Rufus Wainwright Delivers Stunning Set in the Suburbs: Concert Review
The singer-songwriter alternated between piano and acoustic guitar during a 90-minute performance in Northridge.
One song into his set Saturday night at the Valley Performing Arts Center on the campus of Cal State, Northridge, Rufus Wainwright admitted that he didn't know the San Fernando Valley suburb existed except for the 1994 earthquake.
Some of the subscribers at the theater, which is sort of the valley's answer to the Disney Concert Hall, may have felt the same way about the singer-songwriter before Saturday night's show. But following his stunning 90-minute set, they'll likely never forget him.
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Performing solo, alternating between piano and acoustic guitar, Wainwright was at times incredibly moving, at others funny, but always entertaining. The bare-bones setting showcased his superb talents as a vocalist, musician and songwriter since there was no wall of sound to hide behind, or fellow musicians to prop him up. Rather, he performed strikingly solo, occasionally acknowledging the long shadow of his famous family of musicians, the ghost of his old friend and his own modern family.
In general, the songs Wainwright performed on guitar were more jaunty, such as "Out of the Game," the should-have-been-a-hit title track from his 2012 release. Wainwright joked it was supposed to be "a massive hit, but two things went wrong. The kids couldn't relate to the title … and then there was this massive Korean guy." Hit or not, the song highlighted Wainwright's expert vocal phrasing and sounded like a lost classic.
The numbers performed on piano were more melancholic, sometimes employing seemingly free-form song structures that made them sound like poems put to music, rather than songs with traditional verses and choruses. Particularly moving was "Martha," a musical voicemail to his sister and fellow artist, highlighted by Wainwright's repeated heart-wrenching pleas to his sister to "call me back." That was followed by a monologue in which Wainwright recounted his early struggles for stardom in New York and his hate and jealousy of another son of a folk legend, Jeff Buckley.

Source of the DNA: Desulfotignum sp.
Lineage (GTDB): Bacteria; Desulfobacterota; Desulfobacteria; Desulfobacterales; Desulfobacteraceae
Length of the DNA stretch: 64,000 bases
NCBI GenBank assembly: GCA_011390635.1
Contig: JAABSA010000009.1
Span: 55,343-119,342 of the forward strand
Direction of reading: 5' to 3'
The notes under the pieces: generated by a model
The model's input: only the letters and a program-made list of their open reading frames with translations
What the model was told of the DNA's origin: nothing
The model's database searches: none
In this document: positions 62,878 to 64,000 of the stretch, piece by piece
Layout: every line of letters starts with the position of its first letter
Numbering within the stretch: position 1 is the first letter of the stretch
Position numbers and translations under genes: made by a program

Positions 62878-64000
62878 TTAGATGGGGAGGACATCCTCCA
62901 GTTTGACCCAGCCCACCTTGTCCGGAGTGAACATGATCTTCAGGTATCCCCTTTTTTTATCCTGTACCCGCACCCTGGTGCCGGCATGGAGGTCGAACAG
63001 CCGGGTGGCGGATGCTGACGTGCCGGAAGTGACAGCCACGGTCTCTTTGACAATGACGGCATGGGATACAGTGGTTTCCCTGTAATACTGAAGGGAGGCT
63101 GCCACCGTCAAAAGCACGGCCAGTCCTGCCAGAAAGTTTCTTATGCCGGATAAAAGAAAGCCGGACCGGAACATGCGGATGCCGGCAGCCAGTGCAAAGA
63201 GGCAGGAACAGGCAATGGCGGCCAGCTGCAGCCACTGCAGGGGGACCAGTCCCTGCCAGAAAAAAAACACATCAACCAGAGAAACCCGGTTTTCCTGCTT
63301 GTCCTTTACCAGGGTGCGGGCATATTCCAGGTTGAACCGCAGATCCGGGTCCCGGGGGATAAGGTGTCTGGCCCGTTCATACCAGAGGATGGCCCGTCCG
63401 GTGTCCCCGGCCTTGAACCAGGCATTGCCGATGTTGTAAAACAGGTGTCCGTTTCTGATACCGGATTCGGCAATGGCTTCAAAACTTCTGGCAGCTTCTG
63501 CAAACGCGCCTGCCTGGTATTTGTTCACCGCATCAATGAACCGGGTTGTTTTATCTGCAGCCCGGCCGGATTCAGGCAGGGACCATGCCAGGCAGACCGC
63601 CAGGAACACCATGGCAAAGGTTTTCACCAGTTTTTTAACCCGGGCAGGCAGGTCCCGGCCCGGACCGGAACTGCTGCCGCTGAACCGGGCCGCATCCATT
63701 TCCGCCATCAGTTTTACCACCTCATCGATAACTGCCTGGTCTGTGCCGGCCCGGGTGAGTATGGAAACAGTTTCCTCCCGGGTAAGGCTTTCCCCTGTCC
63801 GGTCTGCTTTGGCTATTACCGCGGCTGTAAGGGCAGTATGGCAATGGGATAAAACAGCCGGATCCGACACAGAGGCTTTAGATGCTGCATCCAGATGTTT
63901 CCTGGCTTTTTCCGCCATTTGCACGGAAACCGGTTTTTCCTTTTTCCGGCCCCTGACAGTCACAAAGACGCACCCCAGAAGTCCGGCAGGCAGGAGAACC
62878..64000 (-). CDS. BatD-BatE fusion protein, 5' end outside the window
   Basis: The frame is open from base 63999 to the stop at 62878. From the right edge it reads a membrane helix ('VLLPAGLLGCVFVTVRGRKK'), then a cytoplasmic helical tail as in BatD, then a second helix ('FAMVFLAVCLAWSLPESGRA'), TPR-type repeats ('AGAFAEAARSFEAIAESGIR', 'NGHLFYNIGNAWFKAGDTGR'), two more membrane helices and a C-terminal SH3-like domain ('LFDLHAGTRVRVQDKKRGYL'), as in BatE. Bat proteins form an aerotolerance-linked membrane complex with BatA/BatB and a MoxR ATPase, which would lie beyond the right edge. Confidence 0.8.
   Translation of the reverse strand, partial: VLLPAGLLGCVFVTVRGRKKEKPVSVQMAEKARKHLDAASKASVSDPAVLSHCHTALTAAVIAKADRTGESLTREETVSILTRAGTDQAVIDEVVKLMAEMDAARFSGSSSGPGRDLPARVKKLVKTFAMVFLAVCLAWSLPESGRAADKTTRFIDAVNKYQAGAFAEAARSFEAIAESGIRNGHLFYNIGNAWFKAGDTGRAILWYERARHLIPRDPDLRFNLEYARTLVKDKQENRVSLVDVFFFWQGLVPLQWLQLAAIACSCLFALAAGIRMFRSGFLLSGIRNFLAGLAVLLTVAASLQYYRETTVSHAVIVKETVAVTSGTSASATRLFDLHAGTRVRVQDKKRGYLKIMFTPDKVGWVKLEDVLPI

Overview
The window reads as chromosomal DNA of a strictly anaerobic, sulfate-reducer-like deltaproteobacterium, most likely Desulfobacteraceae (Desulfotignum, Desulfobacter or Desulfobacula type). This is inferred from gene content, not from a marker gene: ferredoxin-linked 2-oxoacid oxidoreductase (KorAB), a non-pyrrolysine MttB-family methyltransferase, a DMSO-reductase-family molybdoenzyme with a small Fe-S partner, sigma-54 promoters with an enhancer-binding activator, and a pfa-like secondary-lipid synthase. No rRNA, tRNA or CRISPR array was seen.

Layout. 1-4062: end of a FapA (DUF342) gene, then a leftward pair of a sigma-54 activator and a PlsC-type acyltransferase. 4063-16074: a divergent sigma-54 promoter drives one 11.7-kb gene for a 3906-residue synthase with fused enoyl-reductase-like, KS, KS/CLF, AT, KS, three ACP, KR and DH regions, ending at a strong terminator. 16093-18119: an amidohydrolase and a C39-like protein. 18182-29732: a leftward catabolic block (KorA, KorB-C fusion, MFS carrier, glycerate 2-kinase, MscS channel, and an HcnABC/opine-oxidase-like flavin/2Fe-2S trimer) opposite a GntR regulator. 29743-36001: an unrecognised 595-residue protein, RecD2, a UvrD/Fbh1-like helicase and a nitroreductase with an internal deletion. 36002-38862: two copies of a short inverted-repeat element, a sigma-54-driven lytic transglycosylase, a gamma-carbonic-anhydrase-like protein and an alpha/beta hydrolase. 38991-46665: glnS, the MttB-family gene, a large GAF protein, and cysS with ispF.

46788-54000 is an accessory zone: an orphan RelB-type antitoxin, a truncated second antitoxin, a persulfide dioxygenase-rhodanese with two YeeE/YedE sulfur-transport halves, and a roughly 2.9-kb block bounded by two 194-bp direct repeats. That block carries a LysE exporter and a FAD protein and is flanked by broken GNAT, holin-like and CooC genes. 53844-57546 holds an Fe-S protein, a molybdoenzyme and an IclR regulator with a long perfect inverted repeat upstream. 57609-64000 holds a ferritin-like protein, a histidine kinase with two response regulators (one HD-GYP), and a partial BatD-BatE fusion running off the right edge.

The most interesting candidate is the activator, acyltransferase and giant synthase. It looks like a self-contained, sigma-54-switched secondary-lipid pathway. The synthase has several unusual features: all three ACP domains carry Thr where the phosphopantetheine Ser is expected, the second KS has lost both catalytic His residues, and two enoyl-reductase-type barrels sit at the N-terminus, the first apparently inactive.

Yet when Wainwright found success and returned to New York, Buckley turned up at one of his shows, and Wainwright discovered he was "a great artist and lovely guy, and of course I fell in love with him." A few weeks later, Buckley drowned in the Mississippi. Again at the piano, Wainwright performed "Memphis Skyline," his poignant tribute to Buckley, followed by "Hallelujah," the Leonard Cohen song he and Buckley recorded and helped transform into a modern standard. Even after Wainwright stumbled on the lyrics and let out an expletive, it was transcendental.
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Performing in a custom Cameron Helm hand-painted suit, Wainwright lightened the mood with a tale of guitar shopping in Korea before performing "California." Later he admitted he's "afraid of guitars" because his father, Loudon Wainwright III "plays guitar." He also noted his mother, the late Kate McGarrigle's prowess on a number of instruments. McGarrigle was referenced in the chilling "Zebulon," in which Wainwright employed a hypnotic repetitive chord pattern and turned his gaze heavenward as his vocals soared. He also honored his mother by covering "The Walking Song," one of his songs that will be included on the forthcoming tribute album Sing Me the Songs.
Yet perhaps the greatest insight into Wainwright as an artist and performer came in "Gay Messiah," which he performed after mentioning he recently witnessed some disturbing anti-gay protests in Paris, and "Montauk," which opened the first encore, following a standing ovation. Wainwright explained the song, which references two dads, was for his daughter Viva, and it's likely the most tuneful tale of a modern family you'll ever hear.
The Art Teacher
This Love Affair
Out of the Game
Going to a Town
Cigarettes and Chocolate Milk
The Walking Song
Update: A previous version of this story incorrectly stated that Wainwright performed barefoot.